Skip to content

Brain Drain

The D.C. government-affairs practice of Greenberg Traurig, where embattled lobbyist Jack Abramoff used to work, has continued to lose lobbyists — and clients. [IMGCAP(1)]

The most recent departure will be that of Shawn Vasell, a former colleague of Abramoff at Greenberg and at his previous firm, Preston Gates Ellis and Rouvelas Meeds. Vasell did not return calls seeking comment, but he plans to start a lobbying job in the D.C. office of tech giant Hewlett-Packard in May.

“He will be a great asset for HP and our customers,” said John Hassell, the company’s director of federal and state government affairs.

Before taking up a lobbying career at Preston Gates, Vasell served as state director to Sen. Conrad Burns (R-Mont.).

The exodus from Greenberg also has added three staffers and many clients to the D.C. outpost of Indiana law firm Barnes and Thornburg, which until recently had two primary lobbyists on staff. Barnes and Thornburg declined to comment, saying the firm does not discuss personnel or client matters.

The three former Greenberg lobbyists who have joined Barnes and Thornburg in the past few months are Edward Ayoob, former legislative counsel for Sen. Harry Reid (D-Nev.), Neil Volz, one-time chief of staff to Rep. Bob Ney (R-Ohio), and Kevin Ring, a former aide to Rep. John Doolittle (R-Calif.).

Since those three lobbyists signed on, Barnes and Thornburg’s client roster has soared by more than a dozen clients, including such former Greenberg accounts as the Mississippi Band of Choctaw Indians, which last year paid Greenberg more than $1.1 million, the Mashpee Wampanoag Tribe of Massachusetts and the Center for the Study of Popular Culture, according to public documents.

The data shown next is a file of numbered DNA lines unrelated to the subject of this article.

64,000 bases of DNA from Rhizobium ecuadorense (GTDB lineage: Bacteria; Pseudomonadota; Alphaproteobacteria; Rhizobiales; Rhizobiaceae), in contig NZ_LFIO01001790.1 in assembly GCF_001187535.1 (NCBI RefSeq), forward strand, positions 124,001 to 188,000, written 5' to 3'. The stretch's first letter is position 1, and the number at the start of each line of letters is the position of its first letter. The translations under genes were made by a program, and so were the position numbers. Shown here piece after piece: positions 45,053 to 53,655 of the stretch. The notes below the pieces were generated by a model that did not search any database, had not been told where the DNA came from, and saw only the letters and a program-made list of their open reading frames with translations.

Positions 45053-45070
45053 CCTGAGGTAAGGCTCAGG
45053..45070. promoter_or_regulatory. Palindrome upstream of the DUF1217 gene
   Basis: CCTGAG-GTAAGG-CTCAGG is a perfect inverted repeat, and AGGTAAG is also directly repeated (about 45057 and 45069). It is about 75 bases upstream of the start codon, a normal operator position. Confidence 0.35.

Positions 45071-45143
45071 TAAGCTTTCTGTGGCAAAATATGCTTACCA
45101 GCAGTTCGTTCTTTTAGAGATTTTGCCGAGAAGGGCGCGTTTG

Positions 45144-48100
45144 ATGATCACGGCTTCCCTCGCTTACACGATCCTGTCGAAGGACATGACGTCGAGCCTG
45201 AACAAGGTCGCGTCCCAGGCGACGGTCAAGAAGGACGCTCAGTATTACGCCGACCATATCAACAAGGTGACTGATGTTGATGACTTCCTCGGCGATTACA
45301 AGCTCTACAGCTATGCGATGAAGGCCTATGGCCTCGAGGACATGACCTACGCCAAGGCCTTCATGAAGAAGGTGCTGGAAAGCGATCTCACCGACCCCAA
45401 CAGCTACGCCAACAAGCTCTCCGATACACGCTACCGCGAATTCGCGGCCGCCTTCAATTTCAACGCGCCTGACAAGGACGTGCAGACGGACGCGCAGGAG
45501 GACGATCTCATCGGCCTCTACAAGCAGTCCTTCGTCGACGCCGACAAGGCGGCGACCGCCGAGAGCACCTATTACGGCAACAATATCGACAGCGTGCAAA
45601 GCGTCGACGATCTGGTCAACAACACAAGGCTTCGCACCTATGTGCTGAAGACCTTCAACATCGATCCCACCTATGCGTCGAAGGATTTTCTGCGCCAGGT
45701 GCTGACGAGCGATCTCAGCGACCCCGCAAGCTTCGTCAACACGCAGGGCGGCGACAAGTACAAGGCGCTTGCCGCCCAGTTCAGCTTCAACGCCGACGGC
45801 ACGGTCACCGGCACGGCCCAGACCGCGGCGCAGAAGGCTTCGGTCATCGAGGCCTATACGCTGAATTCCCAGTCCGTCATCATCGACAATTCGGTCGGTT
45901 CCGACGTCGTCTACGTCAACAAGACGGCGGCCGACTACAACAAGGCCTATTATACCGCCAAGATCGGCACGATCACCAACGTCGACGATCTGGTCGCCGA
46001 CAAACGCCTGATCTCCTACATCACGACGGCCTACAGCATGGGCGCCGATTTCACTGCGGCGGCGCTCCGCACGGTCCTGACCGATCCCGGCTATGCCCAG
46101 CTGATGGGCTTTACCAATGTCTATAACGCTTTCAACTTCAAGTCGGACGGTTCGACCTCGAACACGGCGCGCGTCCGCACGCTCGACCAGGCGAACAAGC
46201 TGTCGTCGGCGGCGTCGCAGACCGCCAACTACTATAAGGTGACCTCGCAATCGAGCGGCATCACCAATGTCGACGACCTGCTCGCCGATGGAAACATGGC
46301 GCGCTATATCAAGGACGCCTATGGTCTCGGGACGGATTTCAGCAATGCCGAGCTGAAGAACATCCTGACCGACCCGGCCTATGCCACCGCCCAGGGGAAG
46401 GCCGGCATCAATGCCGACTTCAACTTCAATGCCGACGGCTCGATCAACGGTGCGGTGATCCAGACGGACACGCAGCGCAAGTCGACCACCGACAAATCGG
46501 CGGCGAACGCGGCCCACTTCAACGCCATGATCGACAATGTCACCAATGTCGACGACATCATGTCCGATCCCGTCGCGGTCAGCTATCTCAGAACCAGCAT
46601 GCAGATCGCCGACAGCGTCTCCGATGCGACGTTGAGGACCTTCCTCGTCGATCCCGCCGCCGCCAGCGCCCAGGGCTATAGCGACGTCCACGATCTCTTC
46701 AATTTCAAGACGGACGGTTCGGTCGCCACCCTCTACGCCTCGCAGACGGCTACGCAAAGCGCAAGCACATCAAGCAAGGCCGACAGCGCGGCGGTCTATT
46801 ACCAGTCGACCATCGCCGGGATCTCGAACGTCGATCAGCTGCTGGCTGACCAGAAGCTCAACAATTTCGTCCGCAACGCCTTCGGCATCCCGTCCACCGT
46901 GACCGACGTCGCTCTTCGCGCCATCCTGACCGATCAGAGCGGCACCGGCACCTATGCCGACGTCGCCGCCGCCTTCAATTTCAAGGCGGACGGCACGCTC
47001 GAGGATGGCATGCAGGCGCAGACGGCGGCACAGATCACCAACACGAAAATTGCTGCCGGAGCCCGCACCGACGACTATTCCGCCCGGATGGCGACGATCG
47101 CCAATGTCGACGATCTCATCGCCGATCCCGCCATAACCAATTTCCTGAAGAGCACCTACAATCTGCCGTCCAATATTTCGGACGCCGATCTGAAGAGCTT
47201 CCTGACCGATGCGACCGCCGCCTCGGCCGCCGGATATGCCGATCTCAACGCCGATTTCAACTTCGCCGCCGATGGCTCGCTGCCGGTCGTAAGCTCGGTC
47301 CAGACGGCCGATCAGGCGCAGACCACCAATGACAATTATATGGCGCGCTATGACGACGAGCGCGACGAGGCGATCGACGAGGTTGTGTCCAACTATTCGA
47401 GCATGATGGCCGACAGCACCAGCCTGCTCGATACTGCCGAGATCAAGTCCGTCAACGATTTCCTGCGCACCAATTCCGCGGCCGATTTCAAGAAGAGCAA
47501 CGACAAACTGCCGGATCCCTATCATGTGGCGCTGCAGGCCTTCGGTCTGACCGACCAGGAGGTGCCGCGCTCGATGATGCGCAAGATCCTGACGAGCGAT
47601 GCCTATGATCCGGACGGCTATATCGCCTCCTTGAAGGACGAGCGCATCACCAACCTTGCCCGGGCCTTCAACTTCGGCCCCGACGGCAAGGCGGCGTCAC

Transition Team. The D.C. office of the MWW Group is undergoing major changes. For starters, the firm’s longtime managing director, Jonathan Slade, has exited to become a partner at the Cormac Group, a lobby boutique whose signature clients include AT&T, the National Association of Broadcasters and the National Football League.

Slade said he is taking with him several clients including the U.S. Education Funding Corp., Keiser College of Florida and the American University of Antigua. “I always wanted to become a partner in a smaller, entrepreneurial firm,” Slade said.

Cormac and MWW plan to pitch clients jointly and share work, said Slade and MWW Executive Vice President Bob Sommer. Slade also will

remain a senior counselor with MWW, which is owned by the Interpublic Group of Cos.

Cormac Group’s John Timmons said, “I’ve known Jonathan for a long time, since we were staffers 20 years ago. I admired the practice he built at MWW.”

Another longtime MWW lobbyist, Christine Pellerin, plans to leave for the law firm Fleischman and Walsh.